I wish both Lita and Juan had more development. With Lizzy, we learn why she acts out the way that she does. But with Lita and Juan, we really don’t. Lita throws tantrums when she doesn’t get potato chips, and Juan is constantly under this impression that he has to apologize for everything wrong that happens, from the small to the big things. Thing is… I’m pretty sure these are typical child behaviors. It’s certainly implied that it’s more extreme than that, but we never learn why they’re that way. If I were to explain it away, Lita is the baby of the siblings, so the mom probably doted on her a lot more than the other two, giving Lita anything and everything she wanted, and the girl developed a dependency on chips. Now that she’s no longer with the source of her habits, she acts out when she doesn’t get her way, not truly acknowledging that she’s in a different environment. For Juan, I would say that he was abused in some way. Not physically, but verbally. Because he’s clumsy and has a fabulous knack of knocking things over, maybe the mom was paranoid about his quirks that she yelled and berated him for everything, and in his panic, he always apologizes for everything. However, that’s just what I picture, not what’s explained or shown.

I understand that this is a comedy, but as I’ve previously stated, the Daddy’s Home humor seeps in from time to time. A prime example of this is when Pete, Ellie, and the kids meet the extended family. This… is absolutely painful to watch. You know in certain period films when a white person encounters a black person, and they have no idea how to conduct themselves? Staring at them like that have two heads? Yeah, the extended family acts like that, except they try to be overly nice. It’s fake and almost doesn’t work for the tone of the movie. When the drama is taking hold, it’s dealt with like a drama. When the comedy calls for it, it’s kind of funny. But when the extended family shows up, they’re cartoon characters and it doesn’t work for me. The worst offender is Margo Martindale as Grandma Sandy. Holy shit, this woman would not shut the hell up, or quit butting in on raising the kids. She shows up and just takes over. This is beyond not okay. And that Pete and Ellie just allow themselves to be sidelined in such a way without asserting themselves, as well as being made to look like spineless parents, everything that Martindale is in makes the movie far less easy sit through. Get rid of the scenes with the grandparents and the movie is shorter and flows much easier.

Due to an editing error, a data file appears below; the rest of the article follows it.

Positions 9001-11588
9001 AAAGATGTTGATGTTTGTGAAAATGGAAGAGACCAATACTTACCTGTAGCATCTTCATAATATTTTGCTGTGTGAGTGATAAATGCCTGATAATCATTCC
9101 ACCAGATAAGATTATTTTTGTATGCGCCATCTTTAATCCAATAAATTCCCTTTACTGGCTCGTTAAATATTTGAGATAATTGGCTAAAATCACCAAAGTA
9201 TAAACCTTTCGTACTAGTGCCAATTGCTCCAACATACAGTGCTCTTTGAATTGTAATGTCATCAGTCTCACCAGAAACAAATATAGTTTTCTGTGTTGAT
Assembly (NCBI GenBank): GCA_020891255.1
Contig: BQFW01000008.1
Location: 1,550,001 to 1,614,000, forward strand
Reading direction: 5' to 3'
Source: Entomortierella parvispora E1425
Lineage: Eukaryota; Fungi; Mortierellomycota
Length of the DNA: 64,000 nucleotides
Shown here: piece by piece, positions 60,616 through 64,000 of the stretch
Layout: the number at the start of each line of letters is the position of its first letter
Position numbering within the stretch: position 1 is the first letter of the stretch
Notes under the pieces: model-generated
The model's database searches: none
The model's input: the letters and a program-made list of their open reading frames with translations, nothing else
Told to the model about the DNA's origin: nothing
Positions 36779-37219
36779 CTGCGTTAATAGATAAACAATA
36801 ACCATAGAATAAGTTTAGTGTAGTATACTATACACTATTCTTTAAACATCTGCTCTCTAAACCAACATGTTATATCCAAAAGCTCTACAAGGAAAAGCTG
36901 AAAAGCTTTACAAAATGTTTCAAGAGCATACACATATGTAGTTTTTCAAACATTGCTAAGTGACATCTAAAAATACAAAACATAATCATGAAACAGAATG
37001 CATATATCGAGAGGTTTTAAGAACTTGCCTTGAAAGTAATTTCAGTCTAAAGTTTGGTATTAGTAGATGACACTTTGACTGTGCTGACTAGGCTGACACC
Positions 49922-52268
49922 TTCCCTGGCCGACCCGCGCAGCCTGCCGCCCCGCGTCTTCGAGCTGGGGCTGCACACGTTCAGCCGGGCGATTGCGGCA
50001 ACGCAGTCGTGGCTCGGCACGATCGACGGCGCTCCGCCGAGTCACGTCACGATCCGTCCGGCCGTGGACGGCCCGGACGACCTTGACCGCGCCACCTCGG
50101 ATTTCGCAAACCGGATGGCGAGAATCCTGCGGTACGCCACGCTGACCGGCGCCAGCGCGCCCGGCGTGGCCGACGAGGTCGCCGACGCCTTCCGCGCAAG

Overall, I really want to love this movie. To be precise, I love most of this movie. It’s important to me that a movie like this get the drama down right and that’s exactly what this movie did. I got emotional. I was invested in the characters. I wanted this movie to have a happy ending. Not that an upbeat comedy would ever go a darker route, but I hope you all understand my meaning. To make matters even better, this movie is considerate enough to plug in adoption pictures and information on where you can look up adoption. While I don’t expect most movies regarding adoption to do this, I will always appreciate this gesture. But this makes it so much more frustrating when the movie’s comedy is both insensitive and painful. This is obviously not all of the film’s comedy, but when it’s bad, it’s really bad.

My honest rating for INSTANT FAMILY: my first-ever weak 4/5